I’ve always envisioned New Zealand as a beautiful place populated by happy people and exotic animals—a worldview that has only been confirmed by Puku Golf. The Puku JME putter is, indeed, a rather exotic example of the putter species. The people behind Puku Golf seem to be perfectly affable. And the company smartly embraces its nationalistic roots, replete with scenic New Zealand photos on its brochure and web site.

So where to begin? Let’s start with the remarkable fact that I sank a ton of long putts during my initial test drive of the Puku putter. Talk about a great first impression.

I was particularly impressed by the putter’s resistance to twisting on miss hits, a quality that I must attribute to the center balancing. A lot of putters talk about high MOI and resistance to twisting and turning, but the Puku putter truly walks the talk. The result is phenomenal distance control and overall accuracy on long putts.

Ironically enough, it was the short putts that bedeviled me at first. Maybe that’s what happens when you wield a putter from Down Under? All I know is that the 420-gram head initially wanted run away from me at the transition point on shorter strokes, resulting in pushes and pulls. Unlike the Heavy Putter, the leader in the heavier putter category, the Puku JME does not have a weighted shaft insert for enhanced stability, nor does it have customizable weighting options.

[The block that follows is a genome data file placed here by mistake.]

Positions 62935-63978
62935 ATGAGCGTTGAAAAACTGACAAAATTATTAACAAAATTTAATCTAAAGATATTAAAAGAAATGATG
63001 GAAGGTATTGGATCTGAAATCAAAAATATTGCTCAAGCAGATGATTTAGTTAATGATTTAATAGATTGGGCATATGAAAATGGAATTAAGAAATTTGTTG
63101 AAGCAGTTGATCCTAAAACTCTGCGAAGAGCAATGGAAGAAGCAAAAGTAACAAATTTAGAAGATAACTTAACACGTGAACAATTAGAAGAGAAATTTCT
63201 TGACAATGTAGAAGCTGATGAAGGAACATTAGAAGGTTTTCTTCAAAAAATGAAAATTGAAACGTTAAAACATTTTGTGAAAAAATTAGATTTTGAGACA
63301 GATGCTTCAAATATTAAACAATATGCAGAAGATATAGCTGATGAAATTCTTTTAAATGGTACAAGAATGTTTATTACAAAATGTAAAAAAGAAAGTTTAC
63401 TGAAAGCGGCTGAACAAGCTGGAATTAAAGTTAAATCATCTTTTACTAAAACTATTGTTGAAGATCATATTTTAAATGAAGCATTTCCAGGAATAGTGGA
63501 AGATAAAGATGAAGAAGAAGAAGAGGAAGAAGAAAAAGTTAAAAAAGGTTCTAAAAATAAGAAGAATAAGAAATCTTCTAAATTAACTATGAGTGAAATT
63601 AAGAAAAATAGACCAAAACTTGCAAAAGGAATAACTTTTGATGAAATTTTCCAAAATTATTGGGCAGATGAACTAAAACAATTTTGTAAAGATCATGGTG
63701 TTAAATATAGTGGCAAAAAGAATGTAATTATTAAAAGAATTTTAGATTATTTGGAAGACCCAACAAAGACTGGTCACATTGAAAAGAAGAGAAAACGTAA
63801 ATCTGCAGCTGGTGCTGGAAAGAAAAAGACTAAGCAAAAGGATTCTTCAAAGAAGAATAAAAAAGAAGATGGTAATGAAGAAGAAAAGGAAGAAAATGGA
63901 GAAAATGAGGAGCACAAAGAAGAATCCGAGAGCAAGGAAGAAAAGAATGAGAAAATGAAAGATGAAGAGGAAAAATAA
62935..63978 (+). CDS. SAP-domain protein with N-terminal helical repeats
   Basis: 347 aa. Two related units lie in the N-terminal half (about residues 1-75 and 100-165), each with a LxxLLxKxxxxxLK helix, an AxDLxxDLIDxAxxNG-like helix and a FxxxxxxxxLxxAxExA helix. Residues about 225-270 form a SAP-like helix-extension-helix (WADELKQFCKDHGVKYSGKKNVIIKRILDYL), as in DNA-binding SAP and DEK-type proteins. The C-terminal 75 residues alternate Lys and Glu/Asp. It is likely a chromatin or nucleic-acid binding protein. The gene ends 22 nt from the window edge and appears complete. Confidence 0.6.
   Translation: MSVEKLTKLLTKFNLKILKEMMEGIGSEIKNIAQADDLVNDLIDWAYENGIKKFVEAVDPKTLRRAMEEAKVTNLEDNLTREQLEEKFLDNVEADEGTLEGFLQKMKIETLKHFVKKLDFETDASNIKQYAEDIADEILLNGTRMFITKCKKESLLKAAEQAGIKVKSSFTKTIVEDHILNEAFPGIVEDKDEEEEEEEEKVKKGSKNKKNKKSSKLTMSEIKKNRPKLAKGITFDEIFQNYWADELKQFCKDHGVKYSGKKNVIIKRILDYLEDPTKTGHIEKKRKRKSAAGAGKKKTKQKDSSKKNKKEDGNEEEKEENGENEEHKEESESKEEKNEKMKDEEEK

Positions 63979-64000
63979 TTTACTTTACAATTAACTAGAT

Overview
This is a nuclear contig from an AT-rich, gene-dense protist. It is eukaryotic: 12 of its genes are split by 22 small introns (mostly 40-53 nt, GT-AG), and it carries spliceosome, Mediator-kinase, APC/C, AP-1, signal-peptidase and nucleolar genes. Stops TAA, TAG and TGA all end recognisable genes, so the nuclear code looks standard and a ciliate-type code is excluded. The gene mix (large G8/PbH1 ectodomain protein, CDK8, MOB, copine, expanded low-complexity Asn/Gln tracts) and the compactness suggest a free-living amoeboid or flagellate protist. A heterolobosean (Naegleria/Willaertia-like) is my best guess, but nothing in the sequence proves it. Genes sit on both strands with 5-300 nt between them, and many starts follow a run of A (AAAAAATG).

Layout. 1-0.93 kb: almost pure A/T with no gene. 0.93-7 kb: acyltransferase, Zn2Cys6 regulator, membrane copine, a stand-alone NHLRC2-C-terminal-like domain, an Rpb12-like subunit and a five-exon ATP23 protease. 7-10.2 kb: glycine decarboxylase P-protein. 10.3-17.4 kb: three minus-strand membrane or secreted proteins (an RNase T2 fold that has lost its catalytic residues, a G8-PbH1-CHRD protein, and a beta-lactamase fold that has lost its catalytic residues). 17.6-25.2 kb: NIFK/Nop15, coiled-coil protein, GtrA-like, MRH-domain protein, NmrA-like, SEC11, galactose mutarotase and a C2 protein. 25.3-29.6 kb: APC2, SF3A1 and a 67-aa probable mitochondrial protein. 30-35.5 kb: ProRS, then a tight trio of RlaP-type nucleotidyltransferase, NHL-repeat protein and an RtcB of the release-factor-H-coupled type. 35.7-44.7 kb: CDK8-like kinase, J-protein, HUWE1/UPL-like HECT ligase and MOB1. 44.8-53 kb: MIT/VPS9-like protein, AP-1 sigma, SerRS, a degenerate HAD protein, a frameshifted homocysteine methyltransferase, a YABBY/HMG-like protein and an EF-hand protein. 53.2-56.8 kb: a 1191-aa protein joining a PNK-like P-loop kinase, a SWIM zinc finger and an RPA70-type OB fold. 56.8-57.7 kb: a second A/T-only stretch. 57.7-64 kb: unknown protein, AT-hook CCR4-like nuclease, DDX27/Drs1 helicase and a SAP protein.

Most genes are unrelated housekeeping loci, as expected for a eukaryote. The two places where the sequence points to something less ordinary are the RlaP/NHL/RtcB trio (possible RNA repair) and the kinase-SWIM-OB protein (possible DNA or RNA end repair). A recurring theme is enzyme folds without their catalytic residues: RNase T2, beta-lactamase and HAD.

However, as I got acquainted with the Puku JME’s swingweight behavior, the shorter putts started to come as well. My progress was aided by the reverse-tapered grip, which puts the stroke firmly in the control of the dominant hand while keeping the wrists quiet.

The lesson here is that you should expect to spend some time getting acclimated to the Puku putter. This is more of a compliment than a complaint. After all, the same could be said when switching from Microsoft Windows to Apple—because Apple, like Puku Golf, encourages you to “think different.”

The adjustable length is a nice feature, especially for those who want to experiment with different configurations. If you’re firmly committed to a particular putter length, however, adjustability fails to be a major selling point.

The Puku JME’s head is relatively large, yet manages to look slim and sleek. It is visually quiet at address, which aids confidence and concentration. The raised Puku logo on the sole is very hip, and the overall presentation seems a bit futuristic.

Oddly, this large putter makes a rather abrupt “tink” sound upon impact with the ball. At first, I found it troubling. In time, however, it put a smile on my face. After all, a putter this unique deserves its own unique sound. It’s not a TaylorMade or an Odyssey. It’s a Puku—and, I assure you, it sounds like a Puku.

The Bottom Line
The Puku JME is a piece of New Zealand magic. It is playful in spirit yet dead serious in matters of performance. The balancing, the grip, the adjustability and the aesthetics of the Puku JME are all utterly distinctive. The Puku putter may not be for everyone—which is exactly what makes it so exotic and, perhaps, ahead of its time. If you seek new adventures in putting, the Puku JME is a compelling point of departure.

About Sean Weir

Sean Weir is the founder and editor of PutterZone.com, and the author of Putter Perfection, the definitive guide to putter fitting. Profile: Google+

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  1. Hi there,
    Just FYI, if anyone is looking for a Puku putter, we have re-released a limited number of them. Check out pukugolf.com for more info.


    Puku Golf
    New Zealand